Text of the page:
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After you perform a search, you can sort the articles by Source. This will rearrange the results of your search, displaying articles according to their appearance in journals and books. This feature is useful for tracing psychoanalytic concepts in a specific psychoanalytic tradition.

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Blomfield, O.H. (1983). The Standing of Psychoanalysis: By B. A. Farrell. Oxford: Oxford University Press. 1981. Pp. 240.. Int. J. Psycho-Anal., 64:112-115.

(1983). International Journal of Psycho-Analysis, 64:112-115

The Standing of Psychoanalysis: By B. A. Farrell. Oxford: Oxford University Press. 1981. Pp. 240.

Review by:
O. H.D. Blomfield

This book has an ambitious title. The author, an Oxford philosopher, is enmeshed in the school of philosophy much influenced by logical positivism. He aims his book at 'the ordinary educated person' but hopes that professionals 'engaged in psychodynamic and psychological work' and philosophers interested in psychoanalysis will also learn something from it. He wishes to 'elucidate some of the rational considerations that determine the standing and value of psychoanalysis' and tries to 'handle the work of analysts, and their theorising, with sympathy and appreciation and yet also with ruthless Socratic detachment'. The author has obviously taken immense pains. There is an extensive bibliography in footnotes and the book appears to be well indexed.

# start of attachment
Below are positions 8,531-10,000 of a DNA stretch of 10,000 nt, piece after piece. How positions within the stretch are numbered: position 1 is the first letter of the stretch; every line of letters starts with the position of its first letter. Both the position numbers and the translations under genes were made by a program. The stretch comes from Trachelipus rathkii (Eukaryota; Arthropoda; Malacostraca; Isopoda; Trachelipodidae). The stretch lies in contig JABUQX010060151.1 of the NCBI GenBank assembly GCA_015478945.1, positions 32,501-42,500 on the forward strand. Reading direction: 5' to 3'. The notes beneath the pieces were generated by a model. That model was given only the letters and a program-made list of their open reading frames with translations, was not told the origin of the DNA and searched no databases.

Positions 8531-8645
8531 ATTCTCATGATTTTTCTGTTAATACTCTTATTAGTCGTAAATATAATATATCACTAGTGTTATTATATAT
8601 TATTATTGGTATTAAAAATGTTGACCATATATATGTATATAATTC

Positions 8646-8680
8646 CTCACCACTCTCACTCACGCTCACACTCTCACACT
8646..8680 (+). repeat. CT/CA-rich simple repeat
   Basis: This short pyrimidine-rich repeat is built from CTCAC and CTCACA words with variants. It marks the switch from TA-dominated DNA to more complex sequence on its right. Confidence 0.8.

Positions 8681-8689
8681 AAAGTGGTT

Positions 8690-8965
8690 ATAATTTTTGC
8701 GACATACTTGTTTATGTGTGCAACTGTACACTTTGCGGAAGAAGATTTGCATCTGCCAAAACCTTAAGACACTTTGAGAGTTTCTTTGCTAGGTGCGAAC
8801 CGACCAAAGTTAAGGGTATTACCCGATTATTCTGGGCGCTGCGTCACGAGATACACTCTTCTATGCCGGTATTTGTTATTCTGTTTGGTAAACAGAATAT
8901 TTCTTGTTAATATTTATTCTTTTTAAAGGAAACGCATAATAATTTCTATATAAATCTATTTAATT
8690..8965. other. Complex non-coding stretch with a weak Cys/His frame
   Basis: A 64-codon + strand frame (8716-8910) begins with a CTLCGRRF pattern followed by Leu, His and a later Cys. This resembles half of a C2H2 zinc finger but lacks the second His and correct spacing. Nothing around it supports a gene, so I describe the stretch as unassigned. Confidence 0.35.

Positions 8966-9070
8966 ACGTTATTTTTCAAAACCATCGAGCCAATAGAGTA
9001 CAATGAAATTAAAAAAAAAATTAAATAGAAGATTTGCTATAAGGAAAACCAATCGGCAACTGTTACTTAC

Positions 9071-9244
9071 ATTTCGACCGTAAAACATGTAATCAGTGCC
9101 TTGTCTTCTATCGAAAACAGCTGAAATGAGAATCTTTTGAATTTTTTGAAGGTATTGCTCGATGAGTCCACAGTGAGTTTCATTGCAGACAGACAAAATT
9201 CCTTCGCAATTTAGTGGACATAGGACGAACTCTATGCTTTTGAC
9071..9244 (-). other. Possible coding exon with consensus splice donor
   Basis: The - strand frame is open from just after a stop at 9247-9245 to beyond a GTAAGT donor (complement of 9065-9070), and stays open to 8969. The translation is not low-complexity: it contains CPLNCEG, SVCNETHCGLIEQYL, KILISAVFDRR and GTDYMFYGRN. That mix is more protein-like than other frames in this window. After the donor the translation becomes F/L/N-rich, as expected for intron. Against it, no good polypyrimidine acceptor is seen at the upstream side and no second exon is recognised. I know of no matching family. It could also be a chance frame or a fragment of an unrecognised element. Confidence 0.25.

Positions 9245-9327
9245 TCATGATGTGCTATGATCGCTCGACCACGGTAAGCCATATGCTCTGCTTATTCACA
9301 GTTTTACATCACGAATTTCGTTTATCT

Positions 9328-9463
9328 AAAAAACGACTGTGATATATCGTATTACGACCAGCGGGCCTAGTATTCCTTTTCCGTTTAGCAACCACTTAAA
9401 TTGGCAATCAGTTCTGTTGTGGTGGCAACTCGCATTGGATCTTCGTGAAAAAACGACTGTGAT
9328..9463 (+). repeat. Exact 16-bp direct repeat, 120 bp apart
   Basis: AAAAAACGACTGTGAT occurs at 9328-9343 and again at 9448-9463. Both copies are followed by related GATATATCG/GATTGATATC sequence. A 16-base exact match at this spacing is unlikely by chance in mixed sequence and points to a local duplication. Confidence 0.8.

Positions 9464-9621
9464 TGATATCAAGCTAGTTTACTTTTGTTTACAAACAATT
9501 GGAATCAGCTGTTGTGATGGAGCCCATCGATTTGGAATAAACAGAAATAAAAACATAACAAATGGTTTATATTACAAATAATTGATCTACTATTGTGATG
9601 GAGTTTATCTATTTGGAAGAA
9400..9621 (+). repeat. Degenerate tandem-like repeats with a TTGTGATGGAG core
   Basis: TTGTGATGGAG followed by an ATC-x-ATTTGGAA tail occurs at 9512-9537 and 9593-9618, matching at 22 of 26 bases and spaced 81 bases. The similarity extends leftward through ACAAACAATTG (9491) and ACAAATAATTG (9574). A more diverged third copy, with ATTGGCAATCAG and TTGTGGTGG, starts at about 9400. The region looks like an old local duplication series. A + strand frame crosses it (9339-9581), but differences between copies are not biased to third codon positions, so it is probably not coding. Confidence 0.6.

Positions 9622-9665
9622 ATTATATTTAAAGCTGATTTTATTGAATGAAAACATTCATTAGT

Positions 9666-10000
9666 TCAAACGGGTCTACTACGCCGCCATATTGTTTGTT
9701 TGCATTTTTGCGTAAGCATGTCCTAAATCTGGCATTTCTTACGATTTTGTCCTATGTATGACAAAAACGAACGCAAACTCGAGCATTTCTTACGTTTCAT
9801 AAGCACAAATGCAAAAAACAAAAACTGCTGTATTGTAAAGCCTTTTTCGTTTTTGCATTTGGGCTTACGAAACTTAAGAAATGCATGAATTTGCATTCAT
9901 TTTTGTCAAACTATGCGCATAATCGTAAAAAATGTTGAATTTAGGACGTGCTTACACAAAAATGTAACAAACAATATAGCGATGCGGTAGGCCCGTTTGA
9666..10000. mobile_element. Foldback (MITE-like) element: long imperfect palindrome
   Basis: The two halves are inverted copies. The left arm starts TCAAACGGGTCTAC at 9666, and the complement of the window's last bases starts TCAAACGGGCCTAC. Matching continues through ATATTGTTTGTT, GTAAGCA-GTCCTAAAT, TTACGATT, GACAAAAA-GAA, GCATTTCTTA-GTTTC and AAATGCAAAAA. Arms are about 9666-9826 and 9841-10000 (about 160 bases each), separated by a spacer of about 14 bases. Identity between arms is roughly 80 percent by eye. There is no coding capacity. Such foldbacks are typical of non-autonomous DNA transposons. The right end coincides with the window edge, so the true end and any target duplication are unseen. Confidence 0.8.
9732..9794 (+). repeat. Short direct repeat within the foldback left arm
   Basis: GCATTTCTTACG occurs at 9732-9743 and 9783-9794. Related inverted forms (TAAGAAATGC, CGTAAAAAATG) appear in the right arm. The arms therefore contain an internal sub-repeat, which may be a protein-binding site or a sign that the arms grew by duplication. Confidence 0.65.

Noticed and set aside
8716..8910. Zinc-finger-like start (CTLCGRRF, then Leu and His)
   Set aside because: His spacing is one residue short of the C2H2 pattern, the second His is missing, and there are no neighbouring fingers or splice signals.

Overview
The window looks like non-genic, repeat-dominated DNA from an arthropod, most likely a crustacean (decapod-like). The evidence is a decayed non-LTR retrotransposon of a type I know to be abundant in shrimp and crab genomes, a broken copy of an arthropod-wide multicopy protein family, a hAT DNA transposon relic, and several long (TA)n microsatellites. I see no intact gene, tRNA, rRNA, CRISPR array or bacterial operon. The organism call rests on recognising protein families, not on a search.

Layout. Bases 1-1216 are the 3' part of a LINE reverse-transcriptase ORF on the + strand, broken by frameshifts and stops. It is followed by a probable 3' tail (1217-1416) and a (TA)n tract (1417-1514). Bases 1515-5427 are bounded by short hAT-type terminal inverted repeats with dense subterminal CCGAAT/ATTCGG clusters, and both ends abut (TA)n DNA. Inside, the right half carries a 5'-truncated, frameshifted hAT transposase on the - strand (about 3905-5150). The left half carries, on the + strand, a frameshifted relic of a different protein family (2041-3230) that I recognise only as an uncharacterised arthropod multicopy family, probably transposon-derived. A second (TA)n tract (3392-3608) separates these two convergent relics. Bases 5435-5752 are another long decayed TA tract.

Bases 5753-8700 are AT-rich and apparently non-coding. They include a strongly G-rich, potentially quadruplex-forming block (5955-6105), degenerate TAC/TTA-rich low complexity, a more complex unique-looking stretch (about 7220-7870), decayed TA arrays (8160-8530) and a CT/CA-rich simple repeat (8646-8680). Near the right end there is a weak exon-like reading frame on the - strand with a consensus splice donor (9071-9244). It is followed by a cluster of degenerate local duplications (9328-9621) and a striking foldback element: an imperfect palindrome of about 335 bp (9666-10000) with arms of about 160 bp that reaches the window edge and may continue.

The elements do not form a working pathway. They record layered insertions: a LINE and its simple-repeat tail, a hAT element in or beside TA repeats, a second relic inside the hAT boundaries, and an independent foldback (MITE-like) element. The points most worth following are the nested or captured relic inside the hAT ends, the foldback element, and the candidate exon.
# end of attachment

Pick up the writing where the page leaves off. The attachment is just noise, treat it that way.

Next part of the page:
Unfortunately, the book, in this reviewer's judgement, falls short both in its principal aim and the two subsidiary intentions. Far too much is assumed for the ordinary educated reader, the origins of psychoanalysis in experience and observation in the clinical setting are not sufficiently stressed in the introductory chapters which give a far too synoptic, almost caricatured, account of the history of the subject and the struggles towards theory construction. Some of the critical discussion is likely to be too hard for anyone to assess who has not prior detailed familiarity with, for example, Kleinian theory.

The professional is likely to feel that he is being talked down to by someone who, operating from outside his field, in unaware of its basis in experience.

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